Crowdsourcing could provide the breakthrough in Aids cure and research

Dec 20, 2016

In spite of leveraging the most advanced crystallographic technology, scientists working at the University of Washington kept encountering hurdles in deciphering a particular protein’s structure. As a last resort, they began an online competition, putting up many versions of possible molecular structures and asking online gamers to tweak them in the most energy efficient way. Shortly, a group called The Contenders made the breakthrough. In Nature, scientists lauded the discovery of the structure of a protein found in an AIDS-like monkey virus. That was the first instance where crowdsourcing had been used to solving a scientific problem. The protein shape had eluded the most accomplished in the scientific community for over a decade. The crowd bested crystallographers and computer algorithms specifically designed to assemble proteins within less than three weeks.

The development has brought to the fore the immense potential inherent in crowdsourcing—where large groups do tasks generally done by individuals. In the above example, online gamers applied spatial intelligence and critical reasoning to solve a problem that had traditionally been dealt by subject matter experts.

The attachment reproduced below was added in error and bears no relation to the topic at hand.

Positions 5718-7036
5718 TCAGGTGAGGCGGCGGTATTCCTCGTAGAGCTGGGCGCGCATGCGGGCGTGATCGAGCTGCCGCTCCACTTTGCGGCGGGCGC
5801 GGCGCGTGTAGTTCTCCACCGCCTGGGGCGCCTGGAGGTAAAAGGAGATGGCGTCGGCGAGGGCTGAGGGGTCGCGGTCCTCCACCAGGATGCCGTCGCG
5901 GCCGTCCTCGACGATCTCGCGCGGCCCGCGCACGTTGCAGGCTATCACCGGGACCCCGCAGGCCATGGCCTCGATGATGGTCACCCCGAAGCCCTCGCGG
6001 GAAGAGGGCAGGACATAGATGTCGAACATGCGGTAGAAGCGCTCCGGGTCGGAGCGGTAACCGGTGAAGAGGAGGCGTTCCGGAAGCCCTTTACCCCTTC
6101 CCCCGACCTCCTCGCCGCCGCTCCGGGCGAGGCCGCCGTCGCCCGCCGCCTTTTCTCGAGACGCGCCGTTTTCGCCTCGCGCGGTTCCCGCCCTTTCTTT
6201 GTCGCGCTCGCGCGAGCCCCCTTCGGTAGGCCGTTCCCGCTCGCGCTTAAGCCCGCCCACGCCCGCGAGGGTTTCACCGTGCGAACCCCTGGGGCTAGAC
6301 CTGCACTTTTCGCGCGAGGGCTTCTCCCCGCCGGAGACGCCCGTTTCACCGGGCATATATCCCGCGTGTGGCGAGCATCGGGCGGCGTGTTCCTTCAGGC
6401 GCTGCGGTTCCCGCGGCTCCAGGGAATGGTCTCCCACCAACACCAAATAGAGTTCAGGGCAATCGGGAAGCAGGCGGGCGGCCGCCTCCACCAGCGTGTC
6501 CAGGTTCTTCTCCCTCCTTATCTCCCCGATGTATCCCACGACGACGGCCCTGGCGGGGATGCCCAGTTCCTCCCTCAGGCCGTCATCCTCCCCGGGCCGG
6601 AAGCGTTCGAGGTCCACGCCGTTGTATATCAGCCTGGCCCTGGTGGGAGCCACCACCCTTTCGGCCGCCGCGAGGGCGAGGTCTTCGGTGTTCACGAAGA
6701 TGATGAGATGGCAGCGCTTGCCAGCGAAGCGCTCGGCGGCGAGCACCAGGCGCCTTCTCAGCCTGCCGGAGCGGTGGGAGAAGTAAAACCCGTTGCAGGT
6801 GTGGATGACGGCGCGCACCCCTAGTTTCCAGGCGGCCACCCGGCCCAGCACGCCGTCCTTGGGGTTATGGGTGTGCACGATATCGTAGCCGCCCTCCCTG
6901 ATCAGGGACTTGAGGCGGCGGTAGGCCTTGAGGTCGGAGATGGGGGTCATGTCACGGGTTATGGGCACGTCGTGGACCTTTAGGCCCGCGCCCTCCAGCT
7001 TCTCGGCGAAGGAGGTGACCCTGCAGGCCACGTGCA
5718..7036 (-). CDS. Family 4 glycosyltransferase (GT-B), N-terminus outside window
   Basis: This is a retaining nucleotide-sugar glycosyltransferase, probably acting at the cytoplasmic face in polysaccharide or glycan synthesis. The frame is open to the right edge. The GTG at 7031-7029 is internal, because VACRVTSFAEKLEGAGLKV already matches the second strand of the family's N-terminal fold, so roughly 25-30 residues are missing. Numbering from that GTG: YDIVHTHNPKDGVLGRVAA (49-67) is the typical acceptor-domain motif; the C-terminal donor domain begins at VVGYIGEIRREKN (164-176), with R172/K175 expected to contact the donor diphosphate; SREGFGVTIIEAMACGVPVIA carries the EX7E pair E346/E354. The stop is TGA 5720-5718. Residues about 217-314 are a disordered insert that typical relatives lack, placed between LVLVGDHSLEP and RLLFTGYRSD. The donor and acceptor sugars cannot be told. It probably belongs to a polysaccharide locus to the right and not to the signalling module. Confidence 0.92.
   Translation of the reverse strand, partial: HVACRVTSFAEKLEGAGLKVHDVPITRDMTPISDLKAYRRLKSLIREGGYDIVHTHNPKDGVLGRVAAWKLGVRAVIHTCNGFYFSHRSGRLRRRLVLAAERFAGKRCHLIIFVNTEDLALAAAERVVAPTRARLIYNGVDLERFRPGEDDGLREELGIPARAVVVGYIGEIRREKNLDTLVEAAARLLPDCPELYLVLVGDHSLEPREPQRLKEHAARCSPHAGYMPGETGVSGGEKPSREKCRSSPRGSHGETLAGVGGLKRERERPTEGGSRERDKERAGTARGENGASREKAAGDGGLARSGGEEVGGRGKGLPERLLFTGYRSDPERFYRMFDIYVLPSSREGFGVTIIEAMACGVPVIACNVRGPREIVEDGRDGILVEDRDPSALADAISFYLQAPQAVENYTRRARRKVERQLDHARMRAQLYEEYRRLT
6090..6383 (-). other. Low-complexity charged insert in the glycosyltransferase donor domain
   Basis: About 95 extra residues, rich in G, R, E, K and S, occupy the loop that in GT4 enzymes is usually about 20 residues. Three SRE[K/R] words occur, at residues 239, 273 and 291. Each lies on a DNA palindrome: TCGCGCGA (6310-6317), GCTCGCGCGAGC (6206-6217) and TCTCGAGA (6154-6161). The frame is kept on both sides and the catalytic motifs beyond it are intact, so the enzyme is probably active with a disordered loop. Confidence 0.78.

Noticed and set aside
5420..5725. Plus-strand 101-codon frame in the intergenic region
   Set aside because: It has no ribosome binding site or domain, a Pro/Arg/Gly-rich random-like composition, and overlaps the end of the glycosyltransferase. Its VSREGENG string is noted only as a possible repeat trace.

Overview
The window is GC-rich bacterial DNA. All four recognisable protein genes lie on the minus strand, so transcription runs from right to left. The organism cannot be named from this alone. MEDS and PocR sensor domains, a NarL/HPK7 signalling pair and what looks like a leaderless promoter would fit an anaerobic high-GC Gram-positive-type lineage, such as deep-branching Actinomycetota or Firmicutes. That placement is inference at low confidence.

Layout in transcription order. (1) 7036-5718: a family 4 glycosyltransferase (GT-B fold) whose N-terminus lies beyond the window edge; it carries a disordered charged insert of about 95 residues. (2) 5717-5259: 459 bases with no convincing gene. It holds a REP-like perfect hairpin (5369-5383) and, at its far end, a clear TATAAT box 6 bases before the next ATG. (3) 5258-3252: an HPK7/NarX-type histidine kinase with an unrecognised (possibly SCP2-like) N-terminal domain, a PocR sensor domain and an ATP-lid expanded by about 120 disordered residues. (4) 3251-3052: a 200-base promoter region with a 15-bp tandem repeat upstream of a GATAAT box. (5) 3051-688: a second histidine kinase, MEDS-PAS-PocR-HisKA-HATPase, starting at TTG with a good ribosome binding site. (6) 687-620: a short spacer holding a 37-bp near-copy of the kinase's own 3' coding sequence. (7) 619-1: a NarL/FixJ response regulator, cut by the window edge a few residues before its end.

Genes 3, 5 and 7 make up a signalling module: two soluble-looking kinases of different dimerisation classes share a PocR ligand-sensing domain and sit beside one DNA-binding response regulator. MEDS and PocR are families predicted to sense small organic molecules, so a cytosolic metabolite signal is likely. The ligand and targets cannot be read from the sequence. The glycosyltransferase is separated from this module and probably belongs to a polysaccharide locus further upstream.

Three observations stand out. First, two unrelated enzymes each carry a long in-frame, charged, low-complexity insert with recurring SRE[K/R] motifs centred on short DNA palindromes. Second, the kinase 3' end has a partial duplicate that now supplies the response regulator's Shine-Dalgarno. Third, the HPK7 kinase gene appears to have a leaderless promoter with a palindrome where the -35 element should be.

Feasibility of crowdsourcing for Aids research

Can the same technique be applied to cutting-edge research such as that dealing with a pandemic like Aids? No one can answer this question for sure, but there is definitely substantial possibility that there could be some kind of breakthrough as well-trained minds might not be able to think out of the box and therefore a solution eludes them.

While explaining the reasons for such a breakthrough by online gamers, Seth Cooper, lead designer as well as developer of Foldit, the site on which the breakthrough was made, said in an interview that the players’ lack of biochemistry backgrounds may have actually worked to their advantage. Ignorant of the conventional rules governing biochemistry, Foldit players had been able “to be really creative and come up with a lot of different interesting solutions.”

Any initiative to ‘crowdsource’ the process of discovering human genes that are important to HIV biology could offer unfathomable possibilities. Currently, there are several gene lists, which can give rise to more than 500 billion subsets. It is no more an individual task now. It would need a large number of people who are motivated not by professional vigor but also creativity and passion. Enthusiastic players could try out various permutations and combinations of gene sets and screens if presented in a fun format—as a game, as a fun activity. Any interesting results that they may encounter could be relayed to researchers and scientists working in the area.

“It goes on to show that somebody with a three-dimensional thought process, such as visualizers and gamers, can bring in fresh out-of-the-box thinking in areas that require lateral thinking. Such mental processes could definitely contribute to do something that was previously only entrusted to the scientific community. It will be disruptive but in a constructive way and help scientific progress in the long run,” said Shashank Dixit, CEO, Deskera, a global leader in cloud technology.

Crowdsourcing could prove to the disruptive force and the game changer that science had been waiting for since centuries.

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